Anyway, if you'll allow us to elucidate (and yes, we'll even clean it up ourselves to avoid a ticket for littering!), Bill's cluey concept of a massive Queen-style epic which attacks police brutality while providing a helmetful of Goodies humour and a paddy wagon load of different musical styles proves to be a walloping success. There's the sad soppy section at the start where poor old PC Plod laments his lack of looks and loser's status while bawling as though he's accidentally uncorked his own canister of capsicum spray (albeit punctuated by a searing guitar riff in the middle).  However he soon is cheered up no end by the reggae-loving Dreadcorps who kindly clear all of his worries away with a whiff and a puff of "certain substances" which seemed to be in plentiful supply at the Island Records studios in those days! This carefree Jamaican jiving is rapidly banished with a sharp and dramatic blast of glam rock with the Chief Inspector which in turn gives way to the pure pop sounds of our ordinary policeman falling in love with a funny little face that he has created with his Identikit. His denial of her existence leads to the highbrow opera part of proceedings before the tempo again reverts to a pop/rock feel as he and his new girlfriend get acquainted and ready to rumble. His ill-fated decision to remove his helmet and bare his nude nut sparks her sarcasm and a rapid escalation into anger, violence and a screaming electric guitar solo which gradually morphs into the police sirens that are coming to cart Old Droopy Bum away to the Old Bailey for strangling his newly-created love.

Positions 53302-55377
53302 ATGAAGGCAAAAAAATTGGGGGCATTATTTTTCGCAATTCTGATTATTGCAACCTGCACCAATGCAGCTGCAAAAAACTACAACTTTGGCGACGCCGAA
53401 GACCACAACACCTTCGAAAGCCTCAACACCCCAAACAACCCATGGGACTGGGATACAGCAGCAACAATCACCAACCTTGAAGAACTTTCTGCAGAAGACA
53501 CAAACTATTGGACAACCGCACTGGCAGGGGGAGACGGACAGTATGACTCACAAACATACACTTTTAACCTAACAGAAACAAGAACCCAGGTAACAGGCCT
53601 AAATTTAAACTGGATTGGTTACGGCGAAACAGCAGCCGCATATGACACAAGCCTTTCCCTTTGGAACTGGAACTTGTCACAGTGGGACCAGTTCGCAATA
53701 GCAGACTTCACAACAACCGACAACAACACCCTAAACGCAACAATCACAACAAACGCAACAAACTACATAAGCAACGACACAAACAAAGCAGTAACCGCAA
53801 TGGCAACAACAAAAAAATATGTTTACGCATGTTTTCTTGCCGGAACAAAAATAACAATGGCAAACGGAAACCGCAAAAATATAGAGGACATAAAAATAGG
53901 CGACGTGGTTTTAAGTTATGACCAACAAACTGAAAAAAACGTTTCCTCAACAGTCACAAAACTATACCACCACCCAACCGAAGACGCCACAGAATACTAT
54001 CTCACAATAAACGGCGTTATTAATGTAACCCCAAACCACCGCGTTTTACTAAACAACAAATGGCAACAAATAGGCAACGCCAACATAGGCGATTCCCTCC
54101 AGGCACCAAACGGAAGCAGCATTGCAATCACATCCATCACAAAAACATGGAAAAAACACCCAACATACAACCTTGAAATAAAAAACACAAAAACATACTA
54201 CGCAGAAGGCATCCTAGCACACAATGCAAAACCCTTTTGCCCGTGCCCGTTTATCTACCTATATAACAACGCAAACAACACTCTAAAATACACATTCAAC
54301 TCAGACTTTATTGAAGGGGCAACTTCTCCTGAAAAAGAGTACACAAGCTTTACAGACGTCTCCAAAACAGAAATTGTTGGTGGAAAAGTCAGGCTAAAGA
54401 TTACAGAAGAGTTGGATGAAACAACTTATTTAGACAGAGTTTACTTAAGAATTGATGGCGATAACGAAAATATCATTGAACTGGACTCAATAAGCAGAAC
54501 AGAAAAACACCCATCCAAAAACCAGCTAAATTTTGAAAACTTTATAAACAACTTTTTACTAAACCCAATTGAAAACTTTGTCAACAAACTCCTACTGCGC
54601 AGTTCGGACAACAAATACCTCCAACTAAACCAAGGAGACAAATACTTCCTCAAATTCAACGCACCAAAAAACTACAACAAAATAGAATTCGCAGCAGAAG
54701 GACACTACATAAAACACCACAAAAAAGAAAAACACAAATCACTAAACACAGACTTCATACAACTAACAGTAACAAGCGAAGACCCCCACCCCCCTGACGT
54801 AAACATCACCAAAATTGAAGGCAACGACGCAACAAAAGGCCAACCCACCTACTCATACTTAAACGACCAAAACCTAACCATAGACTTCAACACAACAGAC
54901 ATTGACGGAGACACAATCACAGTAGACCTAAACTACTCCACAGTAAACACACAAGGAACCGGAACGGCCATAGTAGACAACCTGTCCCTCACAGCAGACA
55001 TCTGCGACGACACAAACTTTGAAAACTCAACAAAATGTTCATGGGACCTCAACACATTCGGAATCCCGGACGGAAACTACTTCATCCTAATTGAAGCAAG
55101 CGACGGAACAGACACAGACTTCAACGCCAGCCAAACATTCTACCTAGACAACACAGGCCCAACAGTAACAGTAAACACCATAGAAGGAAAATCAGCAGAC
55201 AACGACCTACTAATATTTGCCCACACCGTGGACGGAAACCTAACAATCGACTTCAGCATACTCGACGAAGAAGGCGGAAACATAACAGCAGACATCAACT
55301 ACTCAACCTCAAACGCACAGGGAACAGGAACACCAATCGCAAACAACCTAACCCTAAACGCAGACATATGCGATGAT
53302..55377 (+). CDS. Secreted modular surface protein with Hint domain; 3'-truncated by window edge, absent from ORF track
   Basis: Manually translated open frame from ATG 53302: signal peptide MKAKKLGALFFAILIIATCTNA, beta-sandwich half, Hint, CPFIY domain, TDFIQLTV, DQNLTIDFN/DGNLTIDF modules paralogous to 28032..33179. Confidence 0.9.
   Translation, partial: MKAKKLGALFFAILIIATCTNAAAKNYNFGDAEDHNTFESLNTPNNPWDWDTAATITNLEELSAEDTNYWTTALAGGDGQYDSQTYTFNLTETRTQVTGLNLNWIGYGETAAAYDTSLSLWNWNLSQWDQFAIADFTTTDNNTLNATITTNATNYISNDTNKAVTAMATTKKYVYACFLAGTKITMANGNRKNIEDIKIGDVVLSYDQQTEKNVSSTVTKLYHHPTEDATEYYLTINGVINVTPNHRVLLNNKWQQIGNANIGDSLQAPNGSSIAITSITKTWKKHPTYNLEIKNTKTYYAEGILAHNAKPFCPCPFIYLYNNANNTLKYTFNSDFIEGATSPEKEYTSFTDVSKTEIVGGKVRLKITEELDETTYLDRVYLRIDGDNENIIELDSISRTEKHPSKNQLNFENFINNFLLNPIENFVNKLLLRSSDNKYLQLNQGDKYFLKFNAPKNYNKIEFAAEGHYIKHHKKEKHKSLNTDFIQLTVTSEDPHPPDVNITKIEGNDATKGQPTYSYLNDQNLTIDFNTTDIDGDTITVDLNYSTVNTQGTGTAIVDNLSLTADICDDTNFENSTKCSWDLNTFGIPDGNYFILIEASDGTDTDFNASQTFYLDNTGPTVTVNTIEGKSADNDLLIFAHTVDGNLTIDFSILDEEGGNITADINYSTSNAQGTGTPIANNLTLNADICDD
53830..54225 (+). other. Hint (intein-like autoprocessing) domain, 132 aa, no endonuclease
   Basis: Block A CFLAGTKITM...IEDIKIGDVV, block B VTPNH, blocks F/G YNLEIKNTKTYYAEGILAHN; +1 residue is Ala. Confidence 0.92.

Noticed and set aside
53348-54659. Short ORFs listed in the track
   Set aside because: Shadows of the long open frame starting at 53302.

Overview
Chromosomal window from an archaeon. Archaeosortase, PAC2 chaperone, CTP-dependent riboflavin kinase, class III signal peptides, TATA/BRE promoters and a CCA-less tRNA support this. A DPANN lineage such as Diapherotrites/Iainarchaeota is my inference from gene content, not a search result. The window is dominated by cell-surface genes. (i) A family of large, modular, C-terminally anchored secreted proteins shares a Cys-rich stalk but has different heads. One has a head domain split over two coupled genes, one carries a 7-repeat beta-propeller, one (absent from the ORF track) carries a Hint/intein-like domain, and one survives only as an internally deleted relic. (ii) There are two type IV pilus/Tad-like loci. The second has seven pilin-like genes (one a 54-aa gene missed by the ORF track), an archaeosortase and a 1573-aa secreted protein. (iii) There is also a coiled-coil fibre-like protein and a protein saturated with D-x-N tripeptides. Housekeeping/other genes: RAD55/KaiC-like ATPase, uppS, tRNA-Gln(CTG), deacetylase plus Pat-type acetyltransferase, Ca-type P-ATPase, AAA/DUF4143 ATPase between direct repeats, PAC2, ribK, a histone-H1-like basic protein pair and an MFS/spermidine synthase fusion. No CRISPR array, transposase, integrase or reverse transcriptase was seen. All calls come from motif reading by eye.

WHY?
 
(Peaches Stiletto):